Walking the Landscape | Oceanwatch Australia

Walking the Landscape

OceanWatch has been working to increase community capacity and capability for bushfire resilience in five affected catchments on the NSW South Coast.

This project is aimed at aiding the recovery of communities in the South Coast of NSW affected by the 2019-2020 bushfires, by offering the opportunity to participate in a “Walking the Landscape – Bushfire Resilience” tour. These tours have taken community members on a journey of connection to local waterways, by visiting local estuaries and rivers that have suffered or are still suffering from bushfire impacts. The tours have brought together people with different backgrounds, so that they could connect over their recovery experience, while learning more about the impacts of bushfires om aquatic environments, as well as practices one can employ to minimise these impacts. A participant in one of our tours has gone home with increased knowledge and understanding of local aquatic ecology, bushfire-caused changes to these environments, recovery measures that can be used to minimise the negative impacts of bushfires on aquatics, as well as an expanded local network. Three tours have run from early 2022 along each of the Clyde, Tuross, Bega, and Towamba rivers. In early August 2022, the last three tours will take place along the Shoalhaven River.
Please find information on how the past tours went below, and feel free to reach out if you are interested in collaborating or participating in future ones.


THE TUROSS TOURS (27th-28th-29th APRIL)

The Tuross Catchment tours have seen the participation of the local RFS brigade who kindly gave us an introduction to the 2019-20 bushfire fight at their local fire shed in Bodalla. We then had Eurobodalla Shire Council officers explain how the catchment flora and fauna were impacted by the 2019-20 bushfires and how they have been working on making sure the bush and our waterways recover as quickly as possible. We also had the pleasure to visit a local oyster farmer’s shed, where we learnt about oyster farming and how the local businesses were impacted by the fires and subsequent floods. Very importantly, we enjoyed a lovely lunch by the Bodalla Bakery at the Nerrigundah Community Centre!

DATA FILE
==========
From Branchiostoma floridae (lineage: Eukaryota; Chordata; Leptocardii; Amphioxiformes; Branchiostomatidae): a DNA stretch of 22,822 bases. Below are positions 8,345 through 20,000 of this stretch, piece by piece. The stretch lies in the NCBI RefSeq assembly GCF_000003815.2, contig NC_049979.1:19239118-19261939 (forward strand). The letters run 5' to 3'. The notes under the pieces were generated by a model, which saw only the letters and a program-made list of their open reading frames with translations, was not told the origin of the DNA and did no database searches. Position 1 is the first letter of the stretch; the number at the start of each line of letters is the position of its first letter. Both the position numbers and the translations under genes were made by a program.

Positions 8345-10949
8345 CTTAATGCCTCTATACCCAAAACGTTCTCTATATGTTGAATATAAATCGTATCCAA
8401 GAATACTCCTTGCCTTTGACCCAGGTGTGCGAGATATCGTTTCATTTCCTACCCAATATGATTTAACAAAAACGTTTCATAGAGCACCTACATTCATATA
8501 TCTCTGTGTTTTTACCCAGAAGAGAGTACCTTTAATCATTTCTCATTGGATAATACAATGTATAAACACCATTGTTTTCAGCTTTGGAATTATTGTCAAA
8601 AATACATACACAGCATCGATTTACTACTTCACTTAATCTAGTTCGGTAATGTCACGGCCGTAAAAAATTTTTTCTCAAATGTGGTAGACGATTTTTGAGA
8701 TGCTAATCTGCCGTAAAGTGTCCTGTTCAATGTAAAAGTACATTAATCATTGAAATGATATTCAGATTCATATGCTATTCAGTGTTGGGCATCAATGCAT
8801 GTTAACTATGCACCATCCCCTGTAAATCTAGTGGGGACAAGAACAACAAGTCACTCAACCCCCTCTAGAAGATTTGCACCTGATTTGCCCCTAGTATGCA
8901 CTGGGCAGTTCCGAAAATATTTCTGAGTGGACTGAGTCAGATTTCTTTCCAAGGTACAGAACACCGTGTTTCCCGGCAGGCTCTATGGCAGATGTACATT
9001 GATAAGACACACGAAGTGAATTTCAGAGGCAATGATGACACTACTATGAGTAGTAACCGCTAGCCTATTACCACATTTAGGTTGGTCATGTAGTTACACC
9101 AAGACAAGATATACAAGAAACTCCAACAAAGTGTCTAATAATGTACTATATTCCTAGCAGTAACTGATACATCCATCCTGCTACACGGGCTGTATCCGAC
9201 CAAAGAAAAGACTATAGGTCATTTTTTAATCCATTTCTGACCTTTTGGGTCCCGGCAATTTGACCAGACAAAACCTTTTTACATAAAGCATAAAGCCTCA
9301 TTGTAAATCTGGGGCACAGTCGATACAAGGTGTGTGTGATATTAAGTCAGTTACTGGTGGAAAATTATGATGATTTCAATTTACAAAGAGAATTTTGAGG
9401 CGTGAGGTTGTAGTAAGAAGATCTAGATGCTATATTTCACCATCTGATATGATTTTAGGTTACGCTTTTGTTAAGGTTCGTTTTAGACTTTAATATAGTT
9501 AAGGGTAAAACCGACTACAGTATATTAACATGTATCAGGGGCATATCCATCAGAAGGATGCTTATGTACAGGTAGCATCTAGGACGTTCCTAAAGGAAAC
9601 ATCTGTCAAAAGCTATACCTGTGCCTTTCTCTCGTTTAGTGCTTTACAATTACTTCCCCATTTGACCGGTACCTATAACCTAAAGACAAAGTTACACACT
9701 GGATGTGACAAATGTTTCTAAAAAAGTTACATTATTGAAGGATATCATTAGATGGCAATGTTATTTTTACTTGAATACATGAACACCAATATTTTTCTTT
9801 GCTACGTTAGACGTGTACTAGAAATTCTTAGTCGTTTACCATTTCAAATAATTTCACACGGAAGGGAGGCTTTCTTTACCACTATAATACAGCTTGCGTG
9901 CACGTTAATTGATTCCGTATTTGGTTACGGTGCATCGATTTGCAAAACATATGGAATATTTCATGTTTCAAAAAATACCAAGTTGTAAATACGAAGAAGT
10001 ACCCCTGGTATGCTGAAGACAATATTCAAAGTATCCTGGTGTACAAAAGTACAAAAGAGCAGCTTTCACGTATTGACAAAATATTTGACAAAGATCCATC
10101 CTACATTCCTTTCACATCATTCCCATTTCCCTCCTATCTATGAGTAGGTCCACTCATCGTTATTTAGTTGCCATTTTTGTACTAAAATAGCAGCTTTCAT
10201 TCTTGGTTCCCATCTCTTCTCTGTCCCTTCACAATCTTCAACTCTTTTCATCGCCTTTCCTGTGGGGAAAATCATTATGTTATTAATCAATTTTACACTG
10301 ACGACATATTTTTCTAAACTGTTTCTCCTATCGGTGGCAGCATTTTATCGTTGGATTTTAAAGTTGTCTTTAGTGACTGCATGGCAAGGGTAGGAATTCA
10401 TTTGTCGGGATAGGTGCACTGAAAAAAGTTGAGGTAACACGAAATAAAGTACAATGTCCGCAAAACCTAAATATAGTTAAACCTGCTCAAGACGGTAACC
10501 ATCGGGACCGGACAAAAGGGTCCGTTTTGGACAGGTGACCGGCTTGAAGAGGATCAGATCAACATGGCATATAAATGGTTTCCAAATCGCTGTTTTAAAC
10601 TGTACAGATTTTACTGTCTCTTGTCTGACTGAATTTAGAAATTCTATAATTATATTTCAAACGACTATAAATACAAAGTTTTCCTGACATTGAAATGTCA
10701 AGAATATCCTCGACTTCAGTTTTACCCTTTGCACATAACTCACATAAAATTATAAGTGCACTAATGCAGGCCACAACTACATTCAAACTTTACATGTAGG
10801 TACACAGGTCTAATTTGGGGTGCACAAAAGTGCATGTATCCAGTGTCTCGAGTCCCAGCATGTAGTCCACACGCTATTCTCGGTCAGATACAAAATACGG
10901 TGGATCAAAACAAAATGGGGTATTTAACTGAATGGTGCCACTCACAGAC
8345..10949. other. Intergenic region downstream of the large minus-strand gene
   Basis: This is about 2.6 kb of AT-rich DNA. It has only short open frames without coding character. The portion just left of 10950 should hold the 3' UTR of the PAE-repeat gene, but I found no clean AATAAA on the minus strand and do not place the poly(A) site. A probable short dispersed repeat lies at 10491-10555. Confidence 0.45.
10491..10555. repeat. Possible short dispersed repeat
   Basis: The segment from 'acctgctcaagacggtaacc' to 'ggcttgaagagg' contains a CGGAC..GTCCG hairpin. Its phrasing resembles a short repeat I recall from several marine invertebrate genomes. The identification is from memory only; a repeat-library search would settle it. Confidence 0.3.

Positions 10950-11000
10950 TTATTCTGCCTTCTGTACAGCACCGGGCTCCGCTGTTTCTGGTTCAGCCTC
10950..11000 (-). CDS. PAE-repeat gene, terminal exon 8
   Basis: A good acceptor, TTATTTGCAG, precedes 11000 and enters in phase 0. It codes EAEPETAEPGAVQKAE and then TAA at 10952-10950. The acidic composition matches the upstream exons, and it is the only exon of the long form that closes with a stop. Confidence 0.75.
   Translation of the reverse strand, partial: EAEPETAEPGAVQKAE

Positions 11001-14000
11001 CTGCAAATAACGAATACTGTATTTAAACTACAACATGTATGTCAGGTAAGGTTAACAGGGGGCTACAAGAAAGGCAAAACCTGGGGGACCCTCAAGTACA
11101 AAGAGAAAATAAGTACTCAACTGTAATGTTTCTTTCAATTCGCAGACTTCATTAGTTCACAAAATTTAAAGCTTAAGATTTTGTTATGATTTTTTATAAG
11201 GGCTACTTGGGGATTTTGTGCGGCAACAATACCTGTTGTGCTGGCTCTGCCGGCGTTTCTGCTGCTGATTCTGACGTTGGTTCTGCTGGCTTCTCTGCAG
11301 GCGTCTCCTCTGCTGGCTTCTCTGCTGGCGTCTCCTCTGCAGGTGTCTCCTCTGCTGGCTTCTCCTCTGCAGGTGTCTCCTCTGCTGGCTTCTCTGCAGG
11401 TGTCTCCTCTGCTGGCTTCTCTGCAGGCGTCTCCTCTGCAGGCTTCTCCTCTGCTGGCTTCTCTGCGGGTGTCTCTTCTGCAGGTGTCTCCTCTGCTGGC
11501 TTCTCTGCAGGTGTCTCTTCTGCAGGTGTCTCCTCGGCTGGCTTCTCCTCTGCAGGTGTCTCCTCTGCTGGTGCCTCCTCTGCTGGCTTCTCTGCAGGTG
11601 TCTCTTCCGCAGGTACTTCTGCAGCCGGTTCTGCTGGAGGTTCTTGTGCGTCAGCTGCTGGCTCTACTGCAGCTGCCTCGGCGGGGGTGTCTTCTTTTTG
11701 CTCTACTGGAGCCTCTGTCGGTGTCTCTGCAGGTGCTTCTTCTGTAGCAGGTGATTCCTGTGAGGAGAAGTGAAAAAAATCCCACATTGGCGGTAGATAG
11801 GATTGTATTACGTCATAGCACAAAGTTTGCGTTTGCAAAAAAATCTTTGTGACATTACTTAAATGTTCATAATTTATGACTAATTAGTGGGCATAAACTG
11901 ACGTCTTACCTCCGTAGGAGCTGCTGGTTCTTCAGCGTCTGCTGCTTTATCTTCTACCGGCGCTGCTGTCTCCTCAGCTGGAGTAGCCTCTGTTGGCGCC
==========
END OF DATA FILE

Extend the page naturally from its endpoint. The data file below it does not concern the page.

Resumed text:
THE BEGA TOURS (24th-25th-26th MAY)

THE TOWAMBA TOURS (28th-29th-30th JUNE)

The Towamba Catchment tours were blessed by amazing weather, despite the winter temperatures. We were lucky enough to have another fantastic introduction by local RFS officers to the 2019-20 bushfire fight in this area, and how the fire moved through the landscape. We also had two environmental officers from the Bega Valley Shire Council showing us photos of the impacts of bushfires on riparian vegetation and local bushland, as well as explaining what the local Council has been doing to help those areas recover. We then hopped on the Cat Balou boat, a local business that took us into the stunning Twofold Bay where we could appreciate the still very visible bushfire impacts on the coastline. After hearing and sharing personal stories about the experiences lived during the Black Summer, and spending some time with the local dolphins, we travelled to Lake Pambula, where Captain Sponge took us on his oyster punt and told us about oyster farming in the area and what the bushfires of 2019-20 did to the local water quality, oysters, and businesses. We talked about the impacts, resilience, and recovery of wildlife and local communities alike. Three fantastic tours!


This is a Bushfire Community Recovery and Resilience Fund project through the joint Commonwealth/State Disaster Recovery Funding Arrangements. Although funding for this product has been provided by both the Australian and NSW Governments, the material contained herein does not necessarily represent the views of either government.
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